Jay Jacobs Takes New York … and Probably Wants To Give It Back

New York Democratic Leadership. The blind leading the .... Oh wait.

New York State Democratic Chairman Jay Jacobs can file this election cycle under the heading of “Be Careful What You Wish For.” When his ticket was punched to move up the ladder of Democratic leaders in the state before the last election, the world he was leaving behind in Nassau County was fairly stable. Then Tom Suozzi, the horse Jacobs rode in on to become the local leader, was summarily dismissed and the Nassau Democratic machine came to a screeching halt. The rest of the state, as it turned out, wasn’t far behind.

With the Nassau stronghold severely crippled, Jacobs walked into even greater chaos with the state Democrats eating their young and staging leadership coups left and right. He went from managing the follies of Roger Corbin to dealing with scandals involving Pedro Espada Jr. and Hiram Monserrate. Moreover he found himself defending Kirsten Gillibrand’s appointment after the Caroline Kennedy debacle and the plummeting numbers of a sitting governor who was never elected.

Oh, and then there’s the matter of a national backlash against sitting Democrats everywhere. Whew. It’s times like these that probably make Jacobs wish he could enroll in one of his own sleep-away camps and disappear for what looks to be a miserable summer.

His biggest challenge will undoubtedly be the gubernatorial race this fall. That is to say that Sen. Chuck Schumer is as much of a lock as any incumbent could be. That is not to say, however, that Republican Bruce Blakeman couldn’t pull off an upset against Gillibrand when no one is looking. And of course that’s also assuming that Harold Ford doesn’t throw the junior Senate seat into a complete circus for the Dems in the primary as well. The only absolute situation is the conundrum that Jacobs finds himself in while tethered to an unpopular incumbent governor who refuses to throw in the towel.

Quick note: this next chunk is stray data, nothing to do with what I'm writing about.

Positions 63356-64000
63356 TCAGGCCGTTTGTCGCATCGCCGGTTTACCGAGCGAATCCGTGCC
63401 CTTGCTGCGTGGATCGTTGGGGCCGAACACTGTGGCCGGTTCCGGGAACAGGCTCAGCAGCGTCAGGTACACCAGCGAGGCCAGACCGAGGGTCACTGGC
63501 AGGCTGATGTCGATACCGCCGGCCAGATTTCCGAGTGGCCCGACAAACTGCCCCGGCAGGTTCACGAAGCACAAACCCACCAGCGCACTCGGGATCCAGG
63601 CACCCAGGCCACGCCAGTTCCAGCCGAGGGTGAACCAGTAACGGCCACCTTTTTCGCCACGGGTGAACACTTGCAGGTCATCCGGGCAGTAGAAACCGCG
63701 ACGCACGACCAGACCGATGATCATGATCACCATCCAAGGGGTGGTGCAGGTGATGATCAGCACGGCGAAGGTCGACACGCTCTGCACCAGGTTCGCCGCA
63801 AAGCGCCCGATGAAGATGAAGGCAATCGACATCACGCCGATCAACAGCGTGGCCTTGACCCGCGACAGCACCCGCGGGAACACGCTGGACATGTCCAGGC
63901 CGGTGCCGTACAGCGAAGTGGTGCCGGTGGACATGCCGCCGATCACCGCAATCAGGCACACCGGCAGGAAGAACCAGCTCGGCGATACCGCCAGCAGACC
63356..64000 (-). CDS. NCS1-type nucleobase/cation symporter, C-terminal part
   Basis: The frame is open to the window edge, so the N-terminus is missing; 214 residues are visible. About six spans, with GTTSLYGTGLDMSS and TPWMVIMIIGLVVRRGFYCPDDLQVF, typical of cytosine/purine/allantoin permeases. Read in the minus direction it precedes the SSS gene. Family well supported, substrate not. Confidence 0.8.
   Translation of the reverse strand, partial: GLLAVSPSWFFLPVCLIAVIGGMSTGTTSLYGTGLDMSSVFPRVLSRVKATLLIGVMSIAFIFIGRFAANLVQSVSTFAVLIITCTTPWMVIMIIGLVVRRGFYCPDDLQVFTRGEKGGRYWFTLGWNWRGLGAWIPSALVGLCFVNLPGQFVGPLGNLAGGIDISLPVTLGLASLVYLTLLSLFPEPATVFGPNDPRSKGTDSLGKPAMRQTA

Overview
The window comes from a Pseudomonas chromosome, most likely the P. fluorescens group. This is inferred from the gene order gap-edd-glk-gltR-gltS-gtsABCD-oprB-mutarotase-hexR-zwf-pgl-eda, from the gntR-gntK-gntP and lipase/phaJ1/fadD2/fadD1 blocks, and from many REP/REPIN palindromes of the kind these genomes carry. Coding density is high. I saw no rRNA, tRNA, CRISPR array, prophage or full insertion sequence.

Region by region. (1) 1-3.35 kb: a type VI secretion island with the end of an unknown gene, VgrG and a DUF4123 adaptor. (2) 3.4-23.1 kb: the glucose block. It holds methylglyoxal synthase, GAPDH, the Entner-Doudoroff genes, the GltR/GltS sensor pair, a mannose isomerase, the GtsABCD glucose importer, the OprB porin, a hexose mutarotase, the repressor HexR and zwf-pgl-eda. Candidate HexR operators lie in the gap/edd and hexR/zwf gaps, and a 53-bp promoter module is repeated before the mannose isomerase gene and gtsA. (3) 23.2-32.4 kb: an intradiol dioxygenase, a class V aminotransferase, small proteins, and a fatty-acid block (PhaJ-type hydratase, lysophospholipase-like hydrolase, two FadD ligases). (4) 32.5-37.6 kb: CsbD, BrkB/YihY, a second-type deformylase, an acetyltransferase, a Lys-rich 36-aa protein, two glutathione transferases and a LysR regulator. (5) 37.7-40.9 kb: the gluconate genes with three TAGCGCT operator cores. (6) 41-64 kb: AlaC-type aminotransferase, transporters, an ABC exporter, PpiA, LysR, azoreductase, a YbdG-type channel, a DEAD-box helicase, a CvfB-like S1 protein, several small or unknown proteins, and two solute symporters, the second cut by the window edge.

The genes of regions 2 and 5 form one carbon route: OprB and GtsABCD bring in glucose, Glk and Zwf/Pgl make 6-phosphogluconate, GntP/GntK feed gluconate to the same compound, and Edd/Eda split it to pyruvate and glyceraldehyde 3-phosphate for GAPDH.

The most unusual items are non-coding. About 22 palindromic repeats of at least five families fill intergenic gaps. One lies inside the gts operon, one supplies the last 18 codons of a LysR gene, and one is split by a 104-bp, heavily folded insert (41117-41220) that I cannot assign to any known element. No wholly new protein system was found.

Regardless of your opinion of Gov. David Paterson, it’s fairly clear that the Democratic establishment from President Obama down clearly wishes he would step aside and allow Attorney General Andrew Cuomo to assume the mantel of Democratic candidate for governor. If Paterson stepped down it frees up Jacob’s chess board significantly. Not only would it allow him to run Cuomo for governor and access his vaunted legacy and war chest, but he could then tap into his home town stable and run Kathleen Rice for attorney general. But Cuomo can ill afford to be viewed as the repeat-offender white candidate looking to supplant the favored African-American candidate. He is still smarting from the primary against then-Comptroller Carl McCall, the African-American candidate for governor in 2002.

For his part, Cuomo has opted for complete radio silence, thereby allowing Paterson the space to implode on his own. The problem is that Paterson appears to only be emboldened as support from inside his own party continues to rapidly wane. Given the political lifetime that exists between now and the election in November, the ironic position of the outsider-incumbent could theoretically work in Paterson’s favor. More than ever, the Democratic Party under Jacobs requires a Herculean effort to negotiate a united transitional front in this upcoming election. Yet with every passing day this seems less likely to happen.

Economic conditions in New York State would need to be rebounding heartily coming out of the summer months to quell the voter discontent exhibited this past November and in special elections throughout the country since that time. Voter turnout will be mission critical on both sides, which proved to be a weakness for the Democrats under Jacobs in the last cycle. While no one questions his political acumen and fundraising prowess, the mess that is New York may be entirely too deep for Jacobs to escape unscathed in 2010. Regardless of the political moves Jacobs may want to make this summer to cement his candidate list, Paterson is in control of the board right now. And that means by August we may indeed be peeking under the bunks at Timber Lake Camp to find Jay Jacobs.